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The Daily Wildcat

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The Daily Wildcat

The Daily Wildcat


    “‘Wild Things’ a giddy, dreamy modern classic”

    Where The Wild Things Are
    Where The Wild Things Are

    Turning a classic book into a movie is often bad news. Generally the issue is that there is so much in a book you simply cannot cram it all into a movie. For Maurice Sendak’s classic “”Where the Wild Things Are,”” however, it seemed the book would prove much too short to be turned into movie magic.

    Boy, was that idea wrong.

    “”Where the Wild Things Are”” stuns. There is no denying that this classic story will very soon be considered a movie classic as well. Visually stunning and beautifully written, the film will melt any true wild thing’s heart — it is a “”wild rumpus”” indeed!

    The film begins with Max, a little boy asking for attention from his family. There is a wild thing lurking below his sweet exterior because he is a boy destined to be a king in wolf’s clothing.

    Cinematically the film is remarkable, and in terms of the story “”Wild Things”” is great. From Max’s room to the monsters he meets, no detail is dull or drab. From Max’s interaction with his mom to his first encounter with Carol, Ira and the rest of the wild things, no word feels out of place.

    You can’t help but fall in love with Max. The outcast little boy turns out to be a remarkably complex character. When Max decides to run away from home, he lands in a forest far away after a long boat ride.

    From the first glance at the monsters it is clear Dave Eggers, who helped write the script, and Spike Jonze, who directed, did not miss a thing. The detail of the monsters is mind-blowing. You cannot help but want to give Carol a big hug. His bulbous nose and big eyes are beautifully realistic. If monsters were real, they would be like this. Each hair and every expression on the monsters are perfect. Never before has a children’s book been brought to life like this.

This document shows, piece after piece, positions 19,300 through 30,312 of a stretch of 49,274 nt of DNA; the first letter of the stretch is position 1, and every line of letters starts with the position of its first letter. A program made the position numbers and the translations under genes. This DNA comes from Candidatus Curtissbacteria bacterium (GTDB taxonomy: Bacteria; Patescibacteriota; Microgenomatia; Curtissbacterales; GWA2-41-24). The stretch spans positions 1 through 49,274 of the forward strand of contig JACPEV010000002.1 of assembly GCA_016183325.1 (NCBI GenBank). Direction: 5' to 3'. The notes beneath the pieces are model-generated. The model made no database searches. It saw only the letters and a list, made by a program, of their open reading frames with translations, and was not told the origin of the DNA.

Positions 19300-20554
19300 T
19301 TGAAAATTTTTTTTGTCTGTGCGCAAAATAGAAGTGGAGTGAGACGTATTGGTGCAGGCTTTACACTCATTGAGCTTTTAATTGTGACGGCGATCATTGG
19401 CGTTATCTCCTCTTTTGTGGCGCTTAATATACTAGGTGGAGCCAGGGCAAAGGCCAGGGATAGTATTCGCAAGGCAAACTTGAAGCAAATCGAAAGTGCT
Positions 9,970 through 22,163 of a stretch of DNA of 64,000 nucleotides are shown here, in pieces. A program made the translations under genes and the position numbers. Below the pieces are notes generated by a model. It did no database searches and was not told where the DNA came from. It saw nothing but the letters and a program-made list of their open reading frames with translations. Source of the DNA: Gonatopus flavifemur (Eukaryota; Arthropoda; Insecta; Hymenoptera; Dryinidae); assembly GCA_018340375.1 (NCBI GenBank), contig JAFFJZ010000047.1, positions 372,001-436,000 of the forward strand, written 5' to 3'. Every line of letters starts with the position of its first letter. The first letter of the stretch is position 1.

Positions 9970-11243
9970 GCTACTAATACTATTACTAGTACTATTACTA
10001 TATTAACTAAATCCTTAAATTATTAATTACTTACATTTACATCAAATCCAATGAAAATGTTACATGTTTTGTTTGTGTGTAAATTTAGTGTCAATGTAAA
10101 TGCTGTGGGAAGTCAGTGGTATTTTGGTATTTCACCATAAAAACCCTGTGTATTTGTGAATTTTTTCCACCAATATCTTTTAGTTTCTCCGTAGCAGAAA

Stretching such a short book into a 90-minute film seems a feat for even the most talented, and has left many Sendak lovers skeptical. The fleshed out story is beautifully done. It is touching. It is funny. It may even draw a tear or two because we all have a little Max the king and Carol the monster in us. We all need to belong and sometimes it’s hard to understand why we are stuck with the families we have, but Max shows us that the bonds each family has are unique and there for a reason.

    Once Max finds himself the king of the wild things, he learns the ins and outs not only of being a king, but of being a wild thing himself. Max’s kingdom is a fantastical world anyone would want to visit. Forests meet the sea and the desert all under a never-ending blue sky.

    Again, the detail and clarity of the film is mind-blowingly perfect. The range of emotions that the monsters express in their faces and voices almost makes you forget they are giant, furry, feathered and sharp-toothed monsters.

    The moral of the story is that despite the brevity of a book it can be brought to life on the big screen with the right care and attention to detail. Watching Max grow and learn with his wild friends and eventually find his way home is not only true to the book but uplifting and pretty-darn moving for being a kids film.

    “”Where the Wild Things Are”” is a thrill ride of amazing cinematography, perfect lighting and an interesting world of wild things. If nothing else, see it for the monsters. They are the cutest mix of monsters you’ll ever see.


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